This week’s challenge asks us to write about fond childhood memories of books. The problem for me is defining “childhood.” Should I include favorites from my teenage years too? Or do I only write about books from before I had any responsibility, my pre-schooling years? I suppose I can define it any way I want, so I’m going to just write from my first experience with chapter books on to books that had a profound impact on me while I was growing up, including some of my favorites from the required reading I did in High School.

So let’s start with my first-ever memory of a chapter book. This goes all the way back to about first or second grade and is my most cherished reading experience. The book was actually the Ralph S. Mouse series by Beverly Cleary and the reader was actually my mom. It took us months to get through these books, as she read them to me at bedtime and I often fell asleep while she was reading (although it was more often that I’d still be awake and beg her to read a second chapter). I don’t remember much about these books aside from them having been about a mouse with a motorcycle, a car, or what have you. He had fun adventures. I remember that. What I remember most though was that cherished time with my mom that I rarely got as I grew older (it’s not easy to get personal time with the ‘rents when you have eight siblings). Other books I remember her reading to me were about the Littles, Ramona Quimby, Amelia Bedelia and something about a sock-eating monster under the bed (couldn’t find it on Amazon).

Once I was reading on my own, I loved series books. I read The Babysitter’s Club, Sweet Valley High and The Boxcar Children all the way up until fourth grade, where I discovered Roald Dahl and quickly set out conquering the stack of books he had written. Matilda was my all-time favorite and I read it over and over and over again. The only book to this day that I have ever re-read. I also absolutely loved Island of the Blue Dolphins.

In middle school I don’t remember reading much. I’m sure I read, but it was a time of turmoil in my life. We moved at the end of my sixth grade year, then just as I had established my new best friends and figured out the town my dad announced another move, planting me in a brand new school for my first year of high school as well.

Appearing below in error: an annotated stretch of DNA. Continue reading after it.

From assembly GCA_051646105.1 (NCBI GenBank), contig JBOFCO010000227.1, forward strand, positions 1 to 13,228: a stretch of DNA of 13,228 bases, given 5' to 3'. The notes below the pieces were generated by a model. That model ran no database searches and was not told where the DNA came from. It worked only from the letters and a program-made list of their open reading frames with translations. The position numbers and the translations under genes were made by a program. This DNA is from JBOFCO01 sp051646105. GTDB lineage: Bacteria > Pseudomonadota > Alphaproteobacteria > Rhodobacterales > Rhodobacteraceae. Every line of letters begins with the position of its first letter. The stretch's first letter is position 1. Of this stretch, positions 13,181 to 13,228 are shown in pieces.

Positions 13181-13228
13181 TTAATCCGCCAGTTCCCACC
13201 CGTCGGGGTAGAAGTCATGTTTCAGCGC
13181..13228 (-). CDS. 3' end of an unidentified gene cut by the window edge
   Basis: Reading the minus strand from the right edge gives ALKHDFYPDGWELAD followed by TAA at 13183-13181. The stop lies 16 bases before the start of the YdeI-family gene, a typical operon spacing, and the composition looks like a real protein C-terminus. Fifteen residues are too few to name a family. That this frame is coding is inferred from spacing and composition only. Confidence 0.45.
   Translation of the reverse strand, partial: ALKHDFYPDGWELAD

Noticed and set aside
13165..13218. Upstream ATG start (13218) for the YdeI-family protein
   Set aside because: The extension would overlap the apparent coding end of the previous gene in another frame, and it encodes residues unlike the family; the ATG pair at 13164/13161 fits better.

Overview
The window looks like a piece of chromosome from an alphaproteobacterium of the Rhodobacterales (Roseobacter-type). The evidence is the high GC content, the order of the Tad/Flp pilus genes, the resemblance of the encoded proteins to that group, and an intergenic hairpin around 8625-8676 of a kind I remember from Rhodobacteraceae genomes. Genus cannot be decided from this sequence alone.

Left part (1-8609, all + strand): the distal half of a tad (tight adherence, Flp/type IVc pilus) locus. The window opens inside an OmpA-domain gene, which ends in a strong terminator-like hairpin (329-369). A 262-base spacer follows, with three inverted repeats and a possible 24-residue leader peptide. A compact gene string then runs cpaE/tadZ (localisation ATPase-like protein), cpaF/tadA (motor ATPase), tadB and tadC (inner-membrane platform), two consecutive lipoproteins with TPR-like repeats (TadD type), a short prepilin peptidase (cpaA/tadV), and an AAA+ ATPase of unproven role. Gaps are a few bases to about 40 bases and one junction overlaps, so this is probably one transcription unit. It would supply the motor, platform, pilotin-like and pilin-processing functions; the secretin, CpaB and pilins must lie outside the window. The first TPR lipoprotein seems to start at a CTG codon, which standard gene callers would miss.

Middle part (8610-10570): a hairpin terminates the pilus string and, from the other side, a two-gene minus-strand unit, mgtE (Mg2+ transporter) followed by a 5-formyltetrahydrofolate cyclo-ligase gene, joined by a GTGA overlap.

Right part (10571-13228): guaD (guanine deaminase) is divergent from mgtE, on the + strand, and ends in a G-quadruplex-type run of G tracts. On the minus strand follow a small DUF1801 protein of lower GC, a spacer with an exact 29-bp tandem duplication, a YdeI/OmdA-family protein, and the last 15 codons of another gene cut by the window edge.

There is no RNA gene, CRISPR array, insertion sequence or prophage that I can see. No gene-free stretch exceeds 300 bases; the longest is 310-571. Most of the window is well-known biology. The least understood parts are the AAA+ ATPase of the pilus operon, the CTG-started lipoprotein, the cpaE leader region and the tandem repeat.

In high school I was required to read, and those books are what I remember most. I know I read other books as well because I was often caught reading a book behind the book I was supposed to have been reading. I’d also read my brothers’ and sisters’ required reading books that they brought home from middle school since I’d missed out on them (I don’t remember there being quite as much required reading in Utah as there is in California).

From this required reading I remember The Giver (which was actually from my younger sister’s list). That book I think was the first thing to make me wonder about where technology is taking us and what our society would be like if we were to become a “utopia.” I remember being shocked to realize that taking away everything bad in our world and shielding people from the realities of life doesn’t necessarily make life better. This book may well have been the most influential book I read as a child.

Then there was The Good Earth – my first book by a feminist. And after that was Ender’s Game, which then sent me on an Orson Scott Card binge for my remaining years of high school.

Of all the required reading though, the one that surprised me most as a favorite was Hamlet. Each year we were required to read a Shakespeare play and each year I would read it and wonder why on earth everyone admired Shakespeare so much. But my senior year I had an amazing English teacher who finally was able to help me understand the Shakespeare thing. Granted, I’ve never tortured myself through another of his plays, but I did enjoy Hamlet. I still have my copy with all of its highlighting, notes in the margins and post-its poking out in all directions. Shakespeare and John Steinbeck remind me that even if I don’t like one book by an author, I should try some of their other stuff before writing them off completely. Sometimes they end up surprising me.

So, what were some of your childhood memories with reading? Some of your favorite books? Authors?